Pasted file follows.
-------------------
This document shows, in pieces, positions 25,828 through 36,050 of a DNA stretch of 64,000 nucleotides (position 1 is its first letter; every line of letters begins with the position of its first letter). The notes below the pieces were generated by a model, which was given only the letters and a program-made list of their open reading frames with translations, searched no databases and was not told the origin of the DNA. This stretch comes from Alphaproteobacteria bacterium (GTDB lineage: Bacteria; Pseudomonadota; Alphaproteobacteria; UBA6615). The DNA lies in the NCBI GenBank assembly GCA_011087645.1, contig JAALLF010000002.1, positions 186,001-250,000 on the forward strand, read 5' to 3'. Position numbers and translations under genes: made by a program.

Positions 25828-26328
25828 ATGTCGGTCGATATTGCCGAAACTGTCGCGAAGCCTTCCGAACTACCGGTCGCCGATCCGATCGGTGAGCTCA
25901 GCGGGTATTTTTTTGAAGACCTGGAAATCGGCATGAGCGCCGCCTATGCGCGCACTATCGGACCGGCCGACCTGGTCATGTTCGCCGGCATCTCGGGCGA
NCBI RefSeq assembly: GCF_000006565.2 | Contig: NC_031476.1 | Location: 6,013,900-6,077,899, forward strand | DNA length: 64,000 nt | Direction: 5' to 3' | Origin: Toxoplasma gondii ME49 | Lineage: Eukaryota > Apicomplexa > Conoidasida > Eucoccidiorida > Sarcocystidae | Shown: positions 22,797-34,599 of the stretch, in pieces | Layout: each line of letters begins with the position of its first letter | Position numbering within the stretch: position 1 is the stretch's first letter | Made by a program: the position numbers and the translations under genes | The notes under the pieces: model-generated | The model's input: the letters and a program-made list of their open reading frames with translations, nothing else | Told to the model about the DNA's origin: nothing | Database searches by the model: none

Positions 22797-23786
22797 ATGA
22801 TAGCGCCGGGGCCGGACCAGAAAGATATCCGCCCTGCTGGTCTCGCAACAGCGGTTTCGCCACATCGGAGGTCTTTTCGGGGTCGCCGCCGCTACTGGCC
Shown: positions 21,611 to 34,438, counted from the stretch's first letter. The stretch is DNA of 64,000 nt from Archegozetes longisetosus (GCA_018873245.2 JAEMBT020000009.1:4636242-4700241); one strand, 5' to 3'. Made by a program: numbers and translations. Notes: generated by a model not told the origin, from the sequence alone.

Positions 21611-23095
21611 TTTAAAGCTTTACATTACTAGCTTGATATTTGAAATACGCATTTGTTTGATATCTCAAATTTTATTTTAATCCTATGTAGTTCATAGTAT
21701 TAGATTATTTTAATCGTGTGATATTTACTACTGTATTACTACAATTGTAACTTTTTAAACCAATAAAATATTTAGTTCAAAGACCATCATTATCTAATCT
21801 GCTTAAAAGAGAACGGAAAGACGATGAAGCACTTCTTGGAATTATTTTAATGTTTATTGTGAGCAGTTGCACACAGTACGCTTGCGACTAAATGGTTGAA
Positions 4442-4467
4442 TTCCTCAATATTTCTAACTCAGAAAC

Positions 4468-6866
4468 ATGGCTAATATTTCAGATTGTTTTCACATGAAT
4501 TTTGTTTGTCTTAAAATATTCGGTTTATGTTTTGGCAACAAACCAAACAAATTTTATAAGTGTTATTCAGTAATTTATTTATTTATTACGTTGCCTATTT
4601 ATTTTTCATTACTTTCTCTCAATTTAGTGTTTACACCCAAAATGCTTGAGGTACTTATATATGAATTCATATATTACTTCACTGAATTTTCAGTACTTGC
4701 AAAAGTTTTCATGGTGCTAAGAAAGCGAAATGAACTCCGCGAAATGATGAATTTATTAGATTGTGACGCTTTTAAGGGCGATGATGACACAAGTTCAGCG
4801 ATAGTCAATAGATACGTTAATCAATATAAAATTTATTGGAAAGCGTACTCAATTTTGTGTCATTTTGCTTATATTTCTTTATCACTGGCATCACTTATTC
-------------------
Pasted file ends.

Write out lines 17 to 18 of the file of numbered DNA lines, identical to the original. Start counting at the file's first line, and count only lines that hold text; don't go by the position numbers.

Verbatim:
4468 ATGGCTAATATTTCAGATTGTTTTCACATGAAT
4501 TTTGTTTGTCTTAAAATATTCGGTTTATGTTTTGGCAACAAACCAAACAAATTTTATAAGTGTTATTCAGTAATTTATTTATTTATTACGTTGCCTATTT